this time, a3 it would serve to correct some
crrors which othcrs have falleu iuto.
I have reccivcd a rcply to my inqiiirics, to
my cntirc satisfactiou. With his pcrtnission,
I scnd a copy to you for ptiblication.
LEANDER D. GREGORX".
Weybridge, Fch. 27, 18 tl.
IMPORTATION OF MERINO SHEEP.
WEATUcnsFiELn, Jan. 31, 1814.
L. D. GncooRr, Estj.
DcarSir: In rcply to your letter of thc
15th iiist., rcqucstinjr inc to cive vott an rc-
cotiut of tho Mcrino herp of Spaiu and their
iuirodurtion inlo this country, &c. &c, I
ihall with pleasnrc do itso far as my mcmory
scrves mc, nud I bclici-e that nill bc fouud to
no toioraoiy eorrcct, as 1 lonj since cavo
miicn aitcniioii to iuc suiijcct. Irom a couvic- 1m llocx altcr they reaclicu L.iMion. 1 pur
tion th-.t the w ool growing biisincss in thc ' ch.ued about seventccn hundred of the Ai
Unitcd States would provc a sourcc ofna-' gucirras flock of thc Junla and thcrcniaiudcr
tional prospcrity. In Spain thc fine woolcd ; nas sold and scnt to England. Thc Montar
sheep arc dividcil into two classcs; the trash- co flock was bought by a Spaniard aud a Por-
tiiiiantos or travcling shcep and tlie cstautes ,
or slationary sheep. Thc wod! of the trah- ;
iiiiiaiues is vcry iniicii supenor to tliat ol tlie ' to tlie Initcd fclatcs, tlie iourteen liundrcu
cstautes, owiug, tindoiibtedly, to thc supcrior j Paulars, oue thousaud scvcnhundred Agncir
carc aud attcntion which is ghen to them. , ras, tno hundred Escurial, onc hundred Iseg
Tho trashuniantcs are owned in flocks from rcltis and abaut two hundred Montarcos. Of
o.UUO to yo.GOO ; the largcr flocks are placrd
liiidcr tlie siipcriutcndcncc ot n niayoral, ulio ' Wiscasscn aml I'ortland, onc tnousanu one
h.is thc whulccoutrol over the flock iaunua'.ly hundred to ISoston and Ncwburyport, oue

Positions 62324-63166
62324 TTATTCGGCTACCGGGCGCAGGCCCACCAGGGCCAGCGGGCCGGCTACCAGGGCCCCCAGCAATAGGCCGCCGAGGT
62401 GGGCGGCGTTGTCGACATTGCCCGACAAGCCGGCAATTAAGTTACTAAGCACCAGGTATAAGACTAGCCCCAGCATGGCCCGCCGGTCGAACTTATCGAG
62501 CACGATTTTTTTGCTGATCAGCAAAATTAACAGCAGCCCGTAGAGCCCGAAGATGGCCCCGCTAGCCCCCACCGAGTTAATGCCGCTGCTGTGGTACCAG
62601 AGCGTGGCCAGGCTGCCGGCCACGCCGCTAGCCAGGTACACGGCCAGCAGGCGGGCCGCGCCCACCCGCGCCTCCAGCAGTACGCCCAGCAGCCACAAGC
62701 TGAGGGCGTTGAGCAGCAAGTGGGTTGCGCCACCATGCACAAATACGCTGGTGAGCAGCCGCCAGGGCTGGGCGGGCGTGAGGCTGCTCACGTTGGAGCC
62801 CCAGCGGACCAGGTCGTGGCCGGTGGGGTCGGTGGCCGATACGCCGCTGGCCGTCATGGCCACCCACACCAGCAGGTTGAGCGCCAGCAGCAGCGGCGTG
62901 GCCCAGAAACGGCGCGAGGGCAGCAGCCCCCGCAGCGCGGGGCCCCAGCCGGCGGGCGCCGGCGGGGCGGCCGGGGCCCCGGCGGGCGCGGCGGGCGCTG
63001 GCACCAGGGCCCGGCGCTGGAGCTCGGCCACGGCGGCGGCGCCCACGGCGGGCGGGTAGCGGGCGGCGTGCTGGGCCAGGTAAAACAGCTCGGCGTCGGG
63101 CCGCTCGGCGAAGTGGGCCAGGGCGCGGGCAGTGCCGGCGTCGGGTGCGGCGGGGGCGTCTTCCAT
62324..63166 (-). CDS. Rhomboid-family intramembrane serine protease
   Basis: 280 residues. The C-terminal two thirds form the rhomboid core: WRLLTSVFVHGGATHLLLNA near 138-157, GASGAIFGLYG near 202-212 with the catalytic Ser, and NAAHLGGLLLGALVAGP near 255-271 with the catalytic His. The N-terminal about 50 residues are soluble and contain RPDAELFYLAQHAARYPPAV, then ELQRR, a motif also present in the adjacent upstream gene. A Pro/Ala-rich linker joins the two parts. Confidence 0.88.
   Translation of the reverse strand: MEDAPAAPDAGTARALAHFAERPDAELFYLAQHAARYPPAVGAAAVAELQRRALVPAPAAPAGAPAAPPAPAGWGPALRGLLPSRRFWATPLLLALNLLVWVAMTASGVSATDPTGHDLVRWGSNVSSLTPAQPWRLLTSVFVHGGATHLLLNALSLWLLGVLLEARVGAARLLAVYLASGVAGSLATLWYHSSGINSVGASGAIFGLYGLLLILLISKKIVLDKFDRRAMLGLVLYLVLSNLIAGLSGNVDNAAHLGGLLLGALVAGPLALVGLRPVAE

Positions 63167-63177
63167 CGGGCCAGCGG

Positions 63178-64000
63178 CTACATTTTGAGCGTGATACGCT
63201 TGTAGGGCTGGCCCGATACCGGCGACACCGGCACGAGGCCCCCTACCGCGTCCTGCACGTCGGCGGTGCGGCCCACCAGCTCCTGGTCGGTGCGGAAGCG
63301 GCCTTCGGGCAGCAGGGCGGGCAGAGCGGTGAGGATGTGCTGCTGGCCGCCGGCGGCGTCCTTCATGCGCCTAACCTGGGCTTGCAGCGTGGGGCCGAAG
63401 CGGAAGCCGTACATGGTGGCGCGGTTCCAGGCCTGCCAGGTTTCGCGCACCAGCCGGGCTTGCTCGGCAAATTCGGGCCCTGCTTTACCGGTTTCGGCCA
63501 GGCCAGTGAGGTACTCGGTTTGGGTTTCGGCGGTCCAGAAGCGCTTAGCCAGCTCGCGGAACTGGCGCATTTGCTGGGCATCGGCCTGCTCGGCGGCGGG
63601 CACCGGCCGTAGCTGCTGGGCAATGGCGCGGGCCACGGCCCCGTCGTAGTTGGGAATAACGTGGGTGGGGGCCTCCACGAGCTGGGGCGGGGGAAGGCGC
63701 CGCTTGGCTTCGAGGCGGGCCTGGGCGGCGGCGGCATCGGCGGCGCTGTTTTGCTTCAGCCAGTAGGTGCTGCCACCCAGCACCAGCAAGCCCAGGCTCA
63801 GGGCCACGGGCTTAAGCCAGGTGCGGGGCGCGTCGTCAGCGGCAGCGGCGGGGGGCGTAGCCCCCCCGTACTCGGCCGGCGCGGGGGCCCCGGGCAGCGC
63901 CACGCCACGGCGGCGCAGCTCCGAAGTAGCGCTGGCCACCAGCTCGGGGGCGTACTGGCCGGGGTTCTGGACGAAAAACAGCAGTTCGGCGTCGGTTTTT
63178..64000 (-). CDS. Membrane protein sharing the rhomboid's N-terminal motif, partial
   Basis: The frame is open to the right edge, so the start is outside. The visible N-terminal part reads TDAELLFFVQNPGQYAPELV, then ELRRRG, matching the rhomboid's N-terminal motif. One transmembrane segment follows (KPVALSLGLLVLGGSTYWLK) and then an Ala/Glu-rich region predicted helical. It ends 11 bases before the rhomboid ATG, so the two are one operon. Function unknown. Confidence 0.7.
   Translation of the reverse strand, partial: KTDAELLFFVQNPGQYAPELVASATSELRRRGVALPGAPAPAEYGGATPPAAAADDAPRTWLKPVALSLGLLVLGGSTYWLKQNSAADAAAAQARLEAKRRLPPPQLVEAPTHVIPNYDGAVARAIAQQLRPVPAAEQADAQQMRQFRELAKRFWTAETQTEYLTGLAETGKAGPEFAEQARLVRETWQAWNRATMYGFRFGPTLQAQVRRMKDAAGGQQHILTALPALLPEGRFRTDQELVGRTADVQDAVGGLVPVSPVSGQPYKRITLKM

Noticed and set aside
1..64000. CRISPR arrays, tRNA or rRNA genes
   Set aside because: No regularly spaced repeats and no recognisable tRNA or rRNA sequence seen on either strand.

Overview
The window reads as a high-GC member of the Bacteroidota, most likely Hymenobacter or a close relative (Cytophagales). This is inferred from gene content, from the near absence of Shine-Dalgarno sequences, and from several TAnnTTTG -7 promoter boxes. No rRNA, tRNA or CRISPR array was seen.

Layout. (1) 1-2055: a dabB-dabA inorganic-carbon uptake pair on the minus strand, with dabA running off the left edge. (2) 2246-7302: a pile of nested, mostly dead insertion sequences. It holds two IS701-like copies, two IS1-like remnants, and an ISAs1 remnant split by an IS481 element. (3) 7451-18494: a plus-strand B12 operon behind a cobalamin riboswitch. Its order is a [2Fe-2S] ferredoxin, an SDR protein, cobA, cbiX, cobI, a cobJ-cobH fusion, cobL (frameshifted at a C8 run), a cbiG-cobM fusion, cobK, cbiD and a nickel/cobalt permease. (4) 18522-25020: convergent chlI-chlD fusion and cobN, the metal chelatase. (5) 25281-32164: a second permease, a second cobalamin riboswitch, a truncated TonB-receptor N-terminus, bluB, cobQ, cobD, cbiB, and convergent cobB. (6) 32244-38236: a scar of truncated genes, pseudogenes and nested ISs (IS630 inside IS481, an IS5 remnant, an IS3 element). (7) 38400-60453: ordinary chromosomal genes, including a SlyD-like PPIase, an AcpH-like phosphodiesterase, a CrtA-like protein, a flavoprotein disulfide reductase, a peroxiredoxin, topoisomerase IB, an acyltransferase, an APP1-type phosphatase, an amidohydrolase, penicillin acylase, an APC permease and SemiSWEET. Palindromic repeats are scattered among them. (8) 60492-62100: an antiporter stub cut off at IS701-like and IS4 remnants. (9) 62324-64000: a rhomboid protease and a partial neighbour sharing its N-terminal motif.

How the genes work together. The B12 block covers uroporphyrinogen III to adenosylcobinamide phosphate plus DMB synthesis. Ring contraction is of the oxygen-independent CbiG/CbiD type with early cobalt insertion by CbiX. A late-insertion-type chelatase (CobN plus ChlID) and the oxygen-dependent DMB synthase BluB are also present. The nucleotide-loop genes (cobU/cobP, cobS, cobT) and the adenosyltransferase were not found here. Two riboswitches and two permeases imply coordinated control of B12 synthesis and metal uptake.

acc-ountswiili thc owncr for thc uctt income. thousand five hundred to New York, three
Two slicpltcrds, four dogsand a pack-horse ' hundred and fifty to l'hiladelphia, two hun
or miile arc cmploycd for cvery thousand ' djed and fifty to Baltimore, onc hmidrcd to
sihccp. The travcling sheep are dividcd into , Alexaudria, and two huudred to Norfolk and
three cla?-es, which take thcir namcs from thc i Richmond. Besides thosc which I fhippcd
provinces whcre they are principally kcpt, viz: to thc L'uitcd States ou my own accouut.
thc Leoucsa, which are bv far thc mo;.t nu- i there were about thrcc hundred Guadaloncs
merous aud aro universally cstccincd the
Cucst shcep in Spaiu ; the Scgovian, which
are couidcrcd nrxt bcst, and the Sorian,
which are dccined a little iuferior to thc lat
I ncver saw any of the Scjoiian or So-I
rian shcep and thcrelbre spcak of thcm from . ton.Providence.Xcw York.I'hiladcIphia, Bal
their gcneral chanicter dcrivcd from Spnu- j tiinore and Savannah. Thc Guadalopcs,
iards tho bcst infuriiicd on the subjcct. The Paulars and Montarcos, which were shipped
Lconcsa arc pasiurcd in thc sumnicr on the to Boston by othcrs, were for thc account of
inouutaiiis and hilly country of Lcon and the ' Gorham Parsons, Esq.. Gcu. Sumuer, Dea.
two Citvtilcs, aud iu the fall are driven into ' Tichcnor aud E. II. Derby, Esq. All these
thc plains ofSpauish Estramadura to bcpas- ' shcep were shipped in the lattcr part of 1609,
tured thtotighthe wintcr. during 1S10 and the early part of 1811. and